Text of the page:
Xóchitl Gálvez emphasizes need for orderly migration on Mexico’s southern border

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News Team

Xóchitl Gálvez, the candidate of the Frente Amplio por México for the presidency, recently spoke with Univision 41 about various topics including immigration, insecurity, and her opinion on Donald Trump. She expressed her vision to control immigration on the southern border of Mexico, emphasizing the need for legal and orderly entry into the country.

Gálvez criticized the current government’s strategy to combat insecurity, stating that the approach of giving hugs to criminals has failed. She highlighted the serious problems of drug trafficking, arms trafficking, money laundering, and human trafficking in Mexico, emphasizing the need for law enforcement and resources to restore safety in the country.

Regarding Donald Trump, Gálvez expressed her understanding of his efforts to protect the United States but emphasized the need for cooperation and a solution to the immigration issue. She acknowledged the need for labor in the United States and expressed her desire for Mexico to provide opportunities for its citizens to prevent emigration.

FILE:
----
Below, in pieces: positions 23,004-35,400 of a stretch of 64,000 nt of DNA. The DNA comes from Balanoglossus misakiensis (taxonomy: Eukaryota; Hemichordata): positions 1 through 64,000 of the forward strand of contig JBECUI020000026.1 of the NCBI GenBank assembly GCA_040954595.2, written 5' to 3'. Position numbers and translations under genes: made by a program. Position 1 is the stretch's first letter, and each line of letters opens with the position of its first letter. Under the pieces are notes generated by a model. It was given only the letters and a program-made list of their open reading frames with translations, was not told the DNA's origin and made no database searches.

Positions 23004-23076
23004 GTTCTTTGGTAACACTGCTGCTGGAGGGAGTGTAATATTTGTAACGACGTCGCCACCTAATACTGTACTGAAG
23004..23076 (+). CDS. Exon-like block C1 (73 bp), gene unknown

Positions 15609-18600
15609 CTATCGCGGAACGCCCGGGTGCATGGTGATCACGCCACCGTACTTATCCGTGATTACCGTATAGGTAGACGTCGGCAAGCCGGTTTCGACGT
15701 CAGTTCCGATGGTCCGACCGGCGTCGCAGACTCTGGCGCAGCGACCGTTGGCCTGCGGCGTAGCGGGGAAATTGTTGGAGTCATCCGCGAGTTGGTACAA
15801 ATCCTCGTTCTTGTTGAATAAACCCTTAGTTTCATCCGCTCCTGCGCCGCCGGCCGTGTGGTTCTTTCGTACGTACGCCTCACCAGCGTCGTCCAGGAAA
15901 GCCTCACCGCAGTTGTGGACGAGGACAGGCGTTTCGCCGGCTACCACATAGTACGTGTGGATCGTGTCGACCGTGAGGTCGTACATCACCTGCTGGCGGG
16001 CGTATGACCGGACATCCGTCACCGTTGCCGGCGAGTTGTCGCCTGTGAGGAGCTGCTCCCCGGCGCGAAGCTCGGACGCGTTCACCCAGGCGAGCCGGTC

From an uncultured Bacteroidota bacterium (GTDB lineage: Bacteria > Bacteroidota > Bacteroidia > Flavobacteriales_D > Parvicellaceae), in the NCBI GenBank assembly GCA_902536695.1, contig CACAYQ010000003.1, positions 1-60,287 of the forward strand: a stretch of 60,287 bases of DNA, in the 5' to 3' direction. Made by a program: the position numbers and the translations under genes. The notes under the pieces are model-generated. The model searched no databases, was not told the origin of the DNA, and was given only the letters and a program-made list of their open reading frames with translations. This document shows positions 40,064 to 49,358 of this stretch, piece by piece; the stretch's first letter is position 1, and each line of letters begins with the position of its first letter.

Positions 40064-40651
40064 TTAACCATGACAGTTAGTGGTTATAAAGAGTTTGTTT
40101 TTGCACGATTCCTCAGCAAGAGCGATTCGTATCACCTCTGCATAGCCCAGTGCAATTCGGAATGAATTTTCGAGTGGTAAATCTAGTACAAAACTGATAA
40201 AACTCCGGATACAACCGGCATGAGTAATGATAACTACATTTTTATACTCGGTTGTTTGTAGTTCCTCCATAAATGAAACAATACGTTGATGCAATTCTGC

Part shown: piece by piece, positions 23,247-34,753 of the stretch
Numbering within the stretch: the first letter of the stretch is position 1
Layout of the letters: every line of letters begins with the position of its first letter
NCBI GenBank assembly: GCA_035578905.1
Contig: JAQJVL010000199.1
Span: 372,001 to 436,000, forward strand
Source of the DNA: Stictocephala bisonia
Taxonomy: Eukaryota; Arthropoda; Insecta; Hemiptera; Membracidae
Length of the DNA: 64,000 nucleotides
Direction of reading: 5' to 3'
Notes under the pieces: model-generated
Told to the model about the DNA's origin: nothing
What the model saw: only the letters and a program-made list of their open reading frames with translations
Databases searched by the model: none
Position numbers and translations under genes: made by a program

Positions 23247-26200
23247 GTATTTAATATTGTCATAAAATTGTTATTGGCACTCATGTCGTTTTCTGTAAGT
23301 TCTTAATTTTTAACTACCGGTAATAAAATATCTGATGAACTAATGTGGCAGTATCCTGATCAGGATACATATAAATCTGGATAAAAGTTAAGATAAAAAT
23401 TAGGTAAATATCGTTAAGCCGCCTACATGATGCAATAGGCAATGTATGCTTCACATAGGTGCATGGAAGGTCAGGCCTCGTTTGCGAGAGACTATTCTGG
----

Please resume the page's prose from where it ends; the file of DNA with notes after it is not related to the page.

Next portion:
Despite her disagreements with some of the current president’s projects, Gálvez stated that she would continue several of them if elected, including the completion of communication routes to the airport, the investigation of the Mayan train’s cost, and the completion of the refinery.

In addition to discussing these topics, Gálvez also addressed the issue of Mexico’s vote abroad, providing detailed instructions on how to register for the Nominal List and participate in the 2024 Mexican elections via postal and electronic means.

Overall, Gálvez’s interview with Univision 41 shed light on her perspectives and plans for addressing critical issues in Mexico, from immigration and insecurity to international relations and electoral participation. Her insights and proposals offer a glimpse into her vision for the country and the potential changes she aims to bring about if elected as the president of Mexico.

Image Source: www.univision.com

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